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Sunday, February 22, 2009

Bye Bye To The Way Things Were And Are?

Our DirectionImage by B Tal

Anti-regulation, free marketers, this post is for you. If you are in favor of ratings agencies and hedge funds carrying on as is, this post is for you. If you are a banker or a trader happy with the previous incentive reward system, this post is for you. Bye, bye to the way things were and are now.

After a rocky and delayed started, the G7, then the G8 and the G20, and then multilaterals etc. all started to sing the same tune: there must be a new global financial architecture. Of course, there are divergent views on what that should be. And yes, it is true that the EU itself cannot find one voice on this matter.

But one thing is for sure - everyone agrees that what "was" will not "be"; what "was" does not work.

Somewhere not "here" and not "back there" but "elsewhere" will be found.

What that new "elsewhere" and "what will be" depends on
  • What happens between now and the next meeting. Does the global economy deteriorate more. Does the global banking system fall further into decline? Are more financial scandals and Ponzi schemes exposed? etc.
  • The willingness of the private parties to cooperate with the Governments and regulators to find a middle ground. It is wise for us to all remember that whether or not we like it, governments do have power to make and implement unilateral decisions. Dialogue between the regulated and the regulator for a middle ground is always my preferred modus operandi
The G20 will meet again on April 2, 2009 to discuss the new global financial architecture.

Want to know what world leaders are thinking? Well the EU and the UK just met in a precursor meeting.

Read this BBC Article: EU Heads Back Financial Clampdown. Watch the video of Prime Minister Gordon Brown contained herein.

Between now and April is going to be very, very interesting. I'm keeping a close eye on this. Are you?
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Anonymous said...

Your post pretty clearly expresses a concern of mine. The world has turned a corner and the successful will be those best able to negotiate the bend. I know you are bored hearing me mouth off about China, but I had not clearly said what is my bother. I have a theory, based on evolutionary realities, which states that those best adapted to particular circumstances are usually the worst adapted to any change in the circumstances. China has been the King Kong of the last decade or two, having become the world's export machine. America has become the world's import machine. That tandem is broken and America's trade deficit is collapsing as they start to live within their means. I believe the fulcrum for modernising China is broken. Where we really differ is that you believe the fix is on the way. I believe the bureaucrats are not ready to change because the are correctly afraid of the people and distrust them. The rural assistance programme is a big step forward, but it comes after decades of mistreating the farmers. The bureaucratic mindset is shown by the fact that the emphasis is on building infrastructure. I could be wrong and the bureaucrats could save China, but they have not done so in the past. The country really blossomed when they stepped out of the way and allowed the people to thrive, albeit in a controlled environment. My best guess is that a decade from this, the Chinese will still be trying to figure out what went wrong. I know that it is critical to Jamaica's future that I am proved wrong, but I am pretty sure that the economic circumstance which allowed them to thrive for two decades have been nearly fully exploited. Their economic, political and social flexibility are now about to be tested.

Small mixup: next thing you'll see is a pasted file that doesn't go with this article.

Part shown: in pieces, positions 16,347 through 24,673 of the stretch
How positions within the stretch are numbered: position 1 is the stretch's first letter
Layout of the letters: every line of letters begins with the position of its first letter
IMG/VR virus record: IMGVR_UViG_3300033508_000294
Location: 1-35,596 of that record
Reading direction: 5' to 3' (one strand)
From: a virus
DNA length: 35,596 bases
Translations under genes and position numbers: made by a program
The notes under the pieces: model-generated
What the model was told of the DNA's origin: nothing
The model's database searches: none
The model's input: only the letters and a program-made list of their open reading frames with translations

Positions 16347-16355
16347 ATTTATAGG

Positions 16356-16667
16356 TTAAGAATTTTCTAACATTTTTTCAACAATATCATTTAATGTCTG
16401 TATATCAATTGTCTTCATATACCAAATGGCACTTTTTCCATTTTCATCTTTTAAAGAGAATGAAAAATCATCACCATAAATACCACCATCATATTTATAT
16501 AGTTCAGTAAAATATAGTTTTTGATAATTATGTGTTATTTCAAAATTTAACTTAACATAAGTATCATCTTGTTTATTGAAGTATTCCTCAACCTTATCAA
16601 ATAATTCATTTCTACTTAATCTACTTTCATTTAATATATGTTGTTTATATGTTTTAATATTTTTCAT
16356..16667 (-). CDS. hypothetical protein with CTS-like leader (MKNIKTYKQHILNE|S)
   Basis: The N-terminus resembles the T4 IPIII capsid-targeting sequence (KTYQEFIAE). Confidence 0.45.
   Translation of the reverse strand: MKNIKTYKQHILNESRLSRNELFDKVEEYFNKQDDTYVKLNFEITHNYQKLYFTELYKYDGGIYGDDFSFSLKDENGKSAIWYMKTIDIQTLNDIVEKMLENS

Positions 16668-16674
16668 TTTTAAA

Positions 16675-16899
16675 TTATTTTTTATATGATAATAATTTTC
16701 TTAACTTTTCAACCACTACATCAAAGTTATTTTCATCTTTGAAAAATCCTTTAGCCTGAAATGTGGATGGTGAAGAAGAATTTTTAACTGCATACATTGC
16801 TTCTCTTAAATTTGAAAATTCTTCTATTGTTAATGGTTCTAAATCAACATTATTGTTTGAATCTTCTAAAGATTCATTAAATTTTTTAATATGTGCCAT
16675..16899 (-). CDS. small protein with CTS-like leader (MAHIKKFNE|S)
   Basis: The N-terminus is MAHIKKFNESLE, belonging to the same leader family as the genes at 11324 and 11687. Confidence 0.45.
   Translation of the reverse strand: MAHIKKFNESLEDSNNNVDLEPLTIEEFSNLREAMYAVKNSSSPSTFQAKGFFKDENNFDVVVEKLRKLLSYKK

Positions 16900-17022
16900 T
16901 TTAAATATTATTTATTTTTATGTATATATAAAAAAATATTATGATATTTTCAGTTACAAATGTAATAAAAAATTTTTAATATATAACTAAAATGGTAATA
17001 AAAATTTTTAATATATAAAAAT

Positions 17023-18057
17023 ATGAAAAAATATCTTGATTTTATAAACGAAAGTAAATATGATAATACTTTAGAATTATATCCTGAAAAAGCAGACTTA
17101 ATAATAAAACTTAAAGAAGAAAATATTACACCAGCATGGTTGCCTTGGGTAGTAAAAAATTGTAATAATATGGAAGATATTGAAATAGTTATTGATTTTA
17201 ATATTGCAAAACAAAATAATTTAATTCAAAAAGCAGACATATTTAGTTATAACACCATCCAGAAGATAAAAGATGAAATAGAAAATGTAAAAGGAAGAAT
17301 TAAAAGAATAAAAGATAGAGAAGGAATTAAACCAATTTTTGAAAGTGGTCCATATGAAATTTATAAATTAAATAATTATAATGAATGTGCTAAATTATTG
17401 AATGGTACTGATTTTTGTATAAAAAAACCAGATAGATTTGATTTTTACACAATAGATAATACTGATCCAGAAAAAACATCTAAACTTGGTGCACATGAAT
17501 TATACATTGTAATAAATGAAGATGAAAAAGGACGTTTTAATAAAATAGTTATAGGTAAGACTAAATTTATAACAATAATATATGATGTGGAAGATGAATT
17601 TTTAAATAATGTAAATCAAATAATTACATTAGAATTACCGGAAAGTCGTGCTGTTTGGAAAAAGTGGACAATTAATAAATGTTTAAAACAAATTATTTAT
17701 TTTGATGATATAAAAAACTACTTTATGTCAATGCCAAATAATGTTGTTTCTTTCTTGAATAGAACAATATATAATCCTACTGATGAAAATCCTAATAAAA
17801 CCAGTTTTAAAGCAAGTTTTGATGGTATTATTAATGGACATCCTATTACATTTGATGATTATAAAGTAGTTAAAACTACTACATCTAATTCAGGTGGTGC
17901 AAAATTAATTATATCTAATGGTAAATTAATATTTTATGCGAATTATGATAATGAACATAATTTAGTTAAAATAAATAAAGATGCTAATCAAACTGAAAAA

There, I have said my piece. I will try to listen more in future.

Deika Morrison said...

It's true that I would prefer to focus on the optimistic view rather than the pessimistic view. It is also true that having visited China - companies, multinationals operating there in Shanghai - and also having exposure to more of the government side in Beijing, I am quite confident that the way the West sees the world is not the way China does or has. China's lens is very different. It is an ancient culture built on a strong value system. It is not just it's political preferences. It's much more than that. So, if it were any other country, I would wonder about ability to make it through this period. Tomorrow, we can go through that list. The map of the world may fundamentally change as we know it. But China isn't going to be the one being swallowed up. But that's my two cents :)

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Reasoning The Reasons by Deika Morrison is licensed under a Creative Commons Attribution-No Derivative Works 3.0 United States License.